I think the connection is harder to make in the second instance (privatization).  In fact, privatization is, it seems to me, directly connected to the stationary, the persistent.  Prisons, sanitation, transportation etc. are constants, needs that are always going to be there and which are never exhausted by being satisfied today.  They are needs that must be met again tomorrow.  It is precisely this repetitive and necessary character that made them seem like appropriate services for the state to provide.  And it is their fixed character—both fixed in place (the garbage needs to be picked up here, not somewhere overseas) and in need (the garbage needs picking up this week and next and the week after that)—that make them a safe and attractive target for capitalism (which always claims to love risk and, in fact, hates to put down its chips in any place where the odds aren’t in its favor).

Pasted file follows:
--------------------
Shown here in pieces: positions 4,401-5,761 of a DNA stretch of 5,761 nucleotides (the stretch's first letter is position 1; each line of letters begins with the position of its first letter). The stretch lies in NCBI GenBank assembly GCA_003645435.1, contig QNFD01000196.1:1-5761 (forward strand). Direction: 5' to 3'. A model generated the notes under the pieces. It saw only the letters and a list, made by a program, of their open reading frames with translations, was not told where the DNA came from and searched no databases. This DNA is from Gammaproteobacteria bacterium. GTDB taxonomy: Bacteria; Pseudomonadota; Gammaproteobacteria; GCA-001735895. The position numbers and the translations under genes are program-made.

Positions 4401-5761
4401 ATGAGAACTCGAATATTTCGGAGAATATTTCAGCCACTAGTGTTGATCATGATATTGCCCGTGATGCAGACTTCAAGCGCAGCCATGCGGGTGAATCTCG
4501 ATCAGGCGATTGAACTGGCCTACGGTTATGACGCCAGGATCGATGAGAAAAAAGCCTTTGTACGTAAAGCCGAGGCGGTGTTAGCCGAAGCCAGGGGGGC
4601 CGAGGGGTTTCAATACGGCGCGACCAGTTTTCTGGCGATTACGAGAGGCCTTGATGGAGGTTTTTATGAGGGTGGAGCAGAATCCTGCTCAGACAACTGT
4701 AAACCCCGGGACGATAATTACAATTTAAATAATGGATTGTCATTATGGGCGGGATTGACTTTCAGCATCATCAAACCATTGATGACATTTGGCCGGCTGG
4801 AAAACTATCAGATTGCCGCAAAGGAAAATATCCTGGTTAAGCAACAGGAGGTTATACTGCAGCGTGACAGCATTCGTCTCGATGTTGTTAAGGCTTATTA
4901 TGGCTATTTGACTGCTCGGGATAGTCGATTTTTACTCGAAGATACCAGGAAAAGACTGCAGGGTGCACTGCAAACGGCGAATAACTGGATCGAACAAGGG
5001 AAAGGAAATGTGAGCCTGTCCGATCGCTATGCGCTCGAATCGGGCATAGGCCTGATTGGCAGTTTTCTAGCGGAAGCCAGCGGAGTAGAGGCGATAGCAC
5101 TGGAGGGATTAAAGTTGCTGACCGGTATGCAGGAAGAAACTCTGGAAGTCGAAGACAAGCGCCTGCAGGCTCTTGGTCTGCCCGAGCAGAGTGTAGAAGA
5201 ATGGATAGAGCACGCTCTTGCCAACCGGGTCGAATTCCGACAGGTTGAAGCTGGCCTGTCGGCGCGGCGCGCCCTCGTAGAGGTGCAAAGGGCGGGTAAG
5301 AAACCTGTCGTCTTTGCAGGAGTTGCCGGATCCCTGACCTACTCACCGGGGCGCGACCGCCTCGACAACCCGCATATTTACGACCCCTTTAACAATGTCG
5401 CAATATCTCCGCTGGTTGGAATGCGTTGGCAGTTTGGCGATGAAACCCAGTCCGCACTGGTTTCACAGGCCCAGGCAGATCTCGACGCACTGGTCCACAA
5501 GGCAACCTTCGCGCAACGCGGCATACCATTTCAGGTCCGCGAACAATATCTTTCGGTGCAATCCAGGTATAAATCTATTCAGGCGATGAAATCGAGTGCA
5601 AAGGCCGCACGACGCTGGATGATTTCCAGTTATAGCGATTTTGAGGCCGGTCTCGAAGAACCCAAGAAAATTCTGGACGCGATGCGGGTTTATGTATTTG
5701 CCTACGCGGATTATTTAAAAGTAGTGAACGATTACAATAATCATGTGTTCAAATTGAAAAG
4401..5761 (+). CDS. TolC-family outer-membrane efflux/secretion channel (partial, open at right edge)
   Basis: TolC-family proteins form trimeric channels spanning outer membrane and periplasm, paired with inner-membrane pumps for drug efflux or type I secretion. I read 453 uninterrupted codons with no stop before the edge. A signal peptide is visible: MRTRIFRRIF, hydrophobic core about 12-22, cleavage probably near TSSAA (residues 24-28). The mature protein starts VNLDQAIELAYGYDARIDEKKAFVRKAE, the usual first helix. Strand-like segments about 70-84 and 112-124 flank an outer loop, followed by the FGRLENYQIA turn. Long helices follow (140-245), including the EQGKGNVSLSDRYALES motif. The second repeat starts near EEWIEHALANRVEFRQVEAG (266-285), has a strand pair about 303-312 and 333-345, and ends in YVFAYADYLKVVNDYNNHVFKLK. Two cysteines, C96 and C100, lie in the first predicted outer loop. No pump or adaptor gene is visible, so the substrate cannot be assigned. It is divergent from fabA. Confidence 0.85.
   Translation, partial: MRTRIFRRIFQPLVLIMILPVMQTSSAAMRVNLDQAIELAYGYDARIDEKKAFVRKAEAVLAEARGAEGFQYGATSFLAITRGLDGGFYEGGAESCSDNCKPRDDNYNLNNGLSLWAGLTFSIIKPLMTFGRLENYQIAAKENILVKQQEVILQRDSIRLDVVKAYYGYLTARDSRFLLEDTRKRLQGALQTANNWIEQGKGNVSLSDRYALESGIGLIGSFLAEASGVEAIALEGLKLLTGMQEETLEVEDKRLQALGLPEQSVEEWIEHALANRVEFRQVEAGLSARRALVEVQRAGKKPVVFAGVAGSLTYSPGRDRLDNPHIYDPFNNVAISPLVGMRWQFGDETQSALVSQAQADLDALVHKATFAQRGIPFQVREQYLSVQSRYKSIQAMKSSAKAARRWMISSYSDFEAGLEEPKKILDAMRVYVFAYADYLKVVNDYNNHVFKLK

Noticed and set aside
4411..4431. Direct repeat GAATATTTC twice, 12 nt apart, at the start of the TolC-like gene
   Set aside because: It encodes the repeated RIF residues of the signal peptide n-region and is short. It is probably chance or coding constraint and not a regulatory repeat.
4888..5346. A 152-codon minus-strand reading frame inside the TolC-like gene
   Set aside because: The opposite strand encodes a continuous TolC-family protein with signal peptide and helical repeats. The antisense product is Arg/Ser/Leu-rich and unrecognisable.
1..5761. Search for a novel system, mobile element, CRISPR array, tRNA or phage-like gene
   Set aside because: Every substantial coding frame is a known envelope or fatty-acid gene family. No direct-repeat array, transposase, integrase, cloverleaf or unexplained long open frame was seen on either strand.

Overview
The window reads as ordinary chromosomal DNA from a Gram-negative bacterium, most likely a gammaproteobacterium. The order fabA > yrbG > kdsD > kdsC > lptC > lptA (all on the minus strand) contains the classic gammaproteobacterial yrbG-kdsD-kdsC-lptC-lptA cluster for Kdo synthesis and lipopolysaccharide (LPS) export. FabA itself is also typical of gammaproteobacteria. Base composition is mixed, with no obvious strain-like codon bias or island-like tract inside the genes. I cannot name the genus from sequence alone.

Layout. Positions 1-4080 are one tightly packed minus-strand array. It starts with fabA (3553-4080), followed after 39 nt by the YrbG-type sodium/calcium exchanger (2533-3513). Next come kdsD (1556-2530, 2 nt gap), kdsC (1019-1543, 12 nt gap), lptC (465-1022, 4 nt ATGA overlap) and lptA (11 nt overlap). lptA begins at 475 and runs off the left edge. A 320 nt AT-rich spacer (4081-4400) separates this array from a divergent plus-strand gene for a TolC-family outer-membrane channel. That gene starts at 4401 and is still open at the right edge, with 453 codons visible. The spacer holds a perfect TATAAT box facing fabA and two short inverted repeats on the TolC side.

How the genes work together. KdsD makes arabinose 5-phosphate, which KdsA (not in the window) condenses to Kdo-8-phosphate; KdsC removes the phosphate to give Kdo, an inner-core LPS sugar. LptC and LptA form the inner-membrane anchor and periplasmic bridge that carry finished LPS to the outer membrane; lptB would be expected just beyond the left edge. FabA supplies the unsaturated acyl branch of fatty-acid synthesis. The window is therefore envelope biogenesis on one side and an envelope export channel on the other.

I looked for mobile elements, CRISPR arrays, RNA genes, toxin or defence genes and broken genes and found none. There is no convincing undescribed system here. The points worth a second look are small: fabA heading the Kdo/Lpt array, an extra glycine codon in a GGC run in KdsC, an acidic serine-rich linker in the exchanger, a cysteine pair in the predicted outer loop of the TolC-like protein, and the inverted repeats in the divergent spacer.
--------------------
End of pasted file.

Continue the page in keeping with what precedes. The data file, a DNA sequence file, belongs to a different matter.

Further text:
In short, I think B&C are a bit credulous.  They don’t pay enough heed to capitalism’s hypocrisies.  Don’t just look at what capitalism says (in the management manuals that serve as their archive), but also at what it does.

My next post will look at B&C’s proposed responses to the wholesale suffering that capitalism, in its current form, doles out so nonchalantly.